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On a Palace in Switzerland

July 20, 2017

‘We are all in the gutter, but some of us are looking at the stars.’

― Oscar Wilde, Lady Windermere's Fan

 

 

On a breakfast table in an old Swiss palace, sit two coffees in white porcelain cups. On either side of the table sit two opposing parties, watching each other, the coffee get cold. Were they not here they would be making war. Instead, they are not making eye contact. Precisely midway between them, cautiously, sit sugar, cream, croissants, bread, butter, jam.

 

Between them also, the air is heavy with the weight of history. Each party brings its own to the table and tells it from the angle at which it sits. The stories run parallel, in opposite directions, across the invisible frontline. Each is as true, personal, and painful as the other. Each is about real people’s lives.

 

All is laid on the table, face up, but judgment. The past, hurts, prejudices, fears. One man passes the other the cream. They talk, stir their coffees, spread butter on their bread.

 

World conflicts are ended, officially, in Geneva, but two short train rides away, on a mountainside over Montreux is a palace where real people have real talks.

 

To stay at the Caux Palace, a former luxury hotel, is to play by the house’s rules. Those who check in at reception are requested to leave their constructs at the front door; biases, prejudices, perceptions of the other. They are then given their room keys, quiet time for reflection in the mornings, and fresh towels and sheets.

 

Introspection, dialogue, and service shifts are required around the house. Heads of state, heads of opposition movements, musicians, students, activists, coffee bean farmers, ambassadors and maharajahs have cut carrots, folded linen, washed plates. And on these shifts; on the terrace overlooking the mountains and Lac Léman; on the tables at meals and tea; on long walks in the forest, people have met. And changed.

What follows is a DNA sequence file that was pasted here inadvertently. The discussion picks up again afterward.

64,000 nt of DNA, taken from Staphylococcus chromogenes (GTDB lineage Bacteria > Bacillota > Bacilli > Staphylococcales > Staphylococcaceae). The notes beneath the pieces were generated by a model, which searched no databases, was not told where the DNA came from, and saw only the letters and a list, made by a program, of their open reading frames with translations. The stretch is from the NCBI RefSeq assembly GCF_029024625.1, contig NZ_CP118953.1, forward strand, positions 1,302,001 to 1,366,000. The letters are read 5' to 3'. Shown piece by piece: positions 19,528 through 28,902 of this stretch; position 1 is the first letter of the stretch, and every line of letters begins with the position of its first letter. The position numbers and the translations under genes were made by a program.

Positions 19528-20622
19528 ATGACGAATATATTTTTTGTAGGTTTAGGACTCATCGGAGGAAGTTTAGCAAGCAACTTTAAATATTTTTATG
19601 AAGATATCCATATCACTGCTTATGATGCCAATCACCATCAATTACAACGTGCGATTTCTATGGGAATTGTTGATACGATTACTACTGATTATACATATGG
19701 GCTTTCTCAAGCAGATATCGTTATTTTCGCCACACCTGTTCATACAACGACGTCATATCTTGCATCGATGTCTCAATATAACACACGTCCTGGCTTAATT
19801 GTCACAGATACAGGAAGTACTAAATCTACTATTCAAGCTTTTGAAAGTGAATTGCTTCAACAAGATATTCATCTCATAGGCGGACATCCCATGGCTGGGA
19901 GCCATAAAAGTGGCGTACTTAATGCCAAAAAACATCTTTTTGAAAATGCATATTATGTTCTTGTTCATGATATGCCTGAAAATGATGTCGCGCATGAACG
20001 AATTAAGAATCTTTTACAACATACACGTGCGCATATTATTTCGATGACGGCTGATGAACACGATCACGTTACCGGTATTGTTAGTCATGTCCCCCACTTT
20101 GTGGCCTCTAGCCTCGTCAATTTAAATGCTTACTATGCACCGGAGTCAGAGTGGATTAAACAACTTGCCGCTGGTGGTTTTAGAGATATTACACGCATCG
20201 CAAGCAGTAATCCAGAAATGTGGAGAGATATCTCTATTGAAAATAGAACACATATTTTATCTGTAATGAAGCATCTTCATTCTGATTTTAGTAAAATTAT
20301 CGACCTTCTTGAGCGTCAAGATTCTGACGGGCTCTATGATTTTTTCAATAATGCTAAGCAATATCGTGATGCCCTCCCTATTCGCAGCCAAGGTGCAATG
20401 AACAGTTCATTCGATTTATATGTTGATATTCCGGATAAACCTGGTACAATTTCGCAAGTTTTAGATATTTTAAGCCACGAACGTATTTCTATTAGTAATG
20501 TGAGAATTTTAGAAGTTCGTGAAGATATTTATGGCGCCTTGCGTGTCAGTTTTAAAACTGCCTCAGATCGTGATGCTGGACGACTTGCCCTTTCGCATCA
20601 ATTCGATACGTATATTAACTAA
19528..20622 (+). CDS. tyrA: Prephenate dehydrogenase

The first conference was held here in 1946; World War II and the bombs had gone quiet. The French and Germans met for the first time, lay their elbows, guns, past down, banged their fists on the tables, learned each other’s names, then started rebuilding Europe.

 

Irène Laure, French, and Clarita von Trott, German. Konrad Adenauer and Robert Schuman. And over the decades that followed the Japanese, South Africans, Russians and Ukrainians, Brazilians, Lebanese Christians and Muslims, Malian tribesman, Rhodesians, Burundian village leaders, Palestinians and Israelis, Syrian refugees, South Tyroleans, great grandchildren of Turks, Armenians, Kurds, of a country once called Yugoslavia, black and white Americans, Cambodians, Somalis, aboriginal and settled Australians.

 

Thousands have come here from all over the world in the past seventy-one years, because regardless of the past they believe in global change, and that it is, at its core, human.

 

Global change starts with an empty seat at a table where a stranger is having breakfast. An exchange of names; the stranger now has a human voice and face. From there, curiosity sparks conversation, ideas are exchanged, and an openness to switching seats midway offers a different perspective.

 

Our realities are built on our beliefs and perceptions of facts that are constantly changing. ‘What you see and what you hear depends a great deal on where you are standing. It also depends on what sort of person you are.’ And on the other side of any conflict and table is a person with a name and story.

 

No child is born with prejudices. No blanket statement covers all. Curiosity never killed cat or human but ignorance and apathy do. War would be impractical if we knew how the enemy liked their toast. So question, yourself first. Listen. Revisit. Reassess. Again, again,

 

Then rewrite the story, rebuild the construct. What if it looked like this:

 

What if we were curious, not fearful of the other? What if we were willing to switch seats? What if our belief systems were topics of conversation and interesting late night debates? What if other countries were just other places where friends of ours happened to live? What if war were not inevitable, suffering never anonymous, and not just in a palace in Switzerland?

 

 

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